When I teach SketchUp classes, I try to spend at least half my time looking over the shoulders of students, answering questions and coaching them past the hard parts. The answer to almost every question (and the solution to the majority of problems) begins with one of two things:
“Zoom in so you can see what you’re doing” or “Orbit around so you can see what you’re doing”. I get tired of saying it, but maintaining a point of view where you can clearly see what you’re trying to do is essential to successful modeling. Here is an example:The task is to move one of the keys straight out of the tenon. In SketchUp speak, we want to move it up on the blue axis. The problem is, in this point of view the blue axis and the green axis are in line. When you try to move the key, you can’t see the difference between the green and blue directions so the key can take off into space. It’s easy to blame SketchUp for not being able to read your mind, but if you can’t see something clearly, the software won’t be able to tell which way you want to go either.
I don’t consciously think about it, but most of the time when I model, I have a point of view that looks something like this. The red and the green axes are at an angle to the screen. I also have the cross hairs turned on for the cursor-you can do that in the Preferences window, look for Drawing on the list on the left. If you’ve had training in conventional mechanical drawing, or experience with a 2D CAD program this point of view will seem strange, but it’s the best way to keep your bearings in SketchUp.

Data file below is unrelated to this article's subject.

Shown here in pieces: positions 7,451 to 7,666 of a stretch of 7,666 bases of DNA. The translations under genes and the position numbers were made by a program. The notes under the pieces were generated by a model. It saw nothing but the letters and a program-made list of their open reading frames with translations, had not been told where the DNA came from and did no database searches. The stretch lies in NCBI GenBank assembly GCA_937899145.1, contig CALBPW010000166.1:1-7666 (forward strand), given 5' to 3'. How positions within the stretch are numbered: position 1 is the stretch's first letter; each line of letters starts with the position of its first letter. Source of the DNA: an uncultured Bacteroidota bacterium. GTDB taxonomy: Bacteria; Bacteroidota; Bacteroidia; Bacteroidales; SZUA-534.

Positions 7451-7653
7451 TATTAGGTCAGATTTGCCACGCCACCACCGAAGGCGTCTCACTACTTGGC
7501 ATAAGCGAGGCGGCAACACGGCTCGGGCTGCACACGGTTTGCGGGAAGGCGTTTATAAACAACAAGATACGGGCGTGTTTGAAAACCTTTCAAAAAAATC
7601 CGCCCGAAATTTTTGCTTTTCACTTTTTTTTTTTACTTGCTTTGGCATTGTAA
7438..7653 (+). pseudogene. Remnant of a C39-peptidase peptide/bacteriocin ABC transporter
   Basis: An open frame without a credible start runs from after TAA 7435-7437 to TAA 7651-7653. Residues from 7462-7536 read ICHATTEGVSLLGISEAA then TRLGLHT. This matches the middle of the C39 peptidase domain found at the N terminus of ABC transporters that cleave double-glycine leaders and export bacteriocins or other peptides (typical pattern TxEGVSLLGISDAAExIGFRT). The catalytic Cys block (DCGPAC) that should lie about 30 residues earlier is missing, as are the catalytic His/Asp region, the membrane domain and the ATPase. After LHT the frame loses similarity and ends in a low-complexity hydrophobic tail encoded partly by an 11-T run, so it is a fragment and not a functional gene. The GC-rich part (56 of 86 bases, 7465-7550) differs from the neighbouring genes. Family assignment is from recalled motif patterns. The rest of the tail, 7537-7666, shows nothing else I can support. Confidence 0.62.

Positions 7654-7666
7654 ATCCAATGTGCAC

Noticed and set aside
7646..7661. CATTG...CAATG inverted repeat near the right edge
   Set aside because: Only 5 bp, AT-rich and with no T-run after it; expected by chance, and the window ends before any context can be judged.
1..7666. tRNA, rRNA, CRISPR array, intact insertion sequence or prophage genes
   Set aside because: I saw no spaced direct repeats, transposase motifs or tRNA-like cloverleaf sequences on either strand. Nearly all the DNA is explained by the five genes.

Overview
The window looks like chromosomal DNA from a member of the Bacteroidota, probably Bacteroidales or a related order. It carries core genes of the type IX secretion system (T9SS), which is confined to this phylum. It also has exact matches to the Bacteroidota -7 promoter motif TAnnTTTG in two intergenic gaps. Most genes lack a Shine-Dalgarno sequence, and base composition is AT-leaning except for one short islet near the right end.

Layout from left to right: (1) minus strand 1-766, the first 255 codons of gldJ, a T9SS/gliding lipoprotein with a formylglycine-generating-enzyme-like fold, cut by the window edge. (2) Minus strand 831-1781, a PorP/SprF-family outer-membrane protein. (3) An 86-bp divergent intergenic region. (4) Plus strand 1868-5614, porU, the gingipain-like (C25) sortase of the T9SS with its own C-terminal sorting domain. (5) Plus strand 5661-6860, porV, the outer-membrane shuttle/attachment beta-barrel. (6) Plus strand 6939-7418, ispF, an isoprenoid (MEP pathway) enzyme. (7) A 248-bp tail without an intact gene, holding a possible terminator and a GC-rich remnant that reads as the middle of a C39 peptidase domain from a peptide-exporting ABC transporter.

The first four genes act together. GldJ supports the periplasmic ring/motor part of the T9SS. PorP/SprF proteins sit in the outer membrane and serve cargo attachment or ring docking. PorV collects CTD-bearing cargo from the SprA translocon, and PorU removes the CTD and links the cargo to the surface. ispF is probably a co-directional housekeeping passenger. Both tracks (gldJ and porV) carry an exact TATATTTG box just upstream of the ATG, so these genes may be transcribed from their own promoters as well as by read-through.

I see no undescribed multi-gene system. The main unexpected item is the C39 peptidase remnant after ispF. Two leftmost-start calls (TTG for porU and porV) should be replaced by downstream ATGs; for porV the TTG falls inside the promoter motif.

People who aren’t comfortable with navigation tend to gravitate to a flat, two-dimensional view of the model, reasoning that that will make things easier. The opposite is the case, working in 2D will only teach you how the program doesn’t work. The directions in SketchUp are all based on the colored axis directions, and if you can clearly see the difference between them, everything that follows will be easier. And if you’re trying to work on a specific point, Zoom on in so you (and SketchUp) can find the snap points. If something just won’t work, or move where you expect it to, a change of attitude can work wonders.
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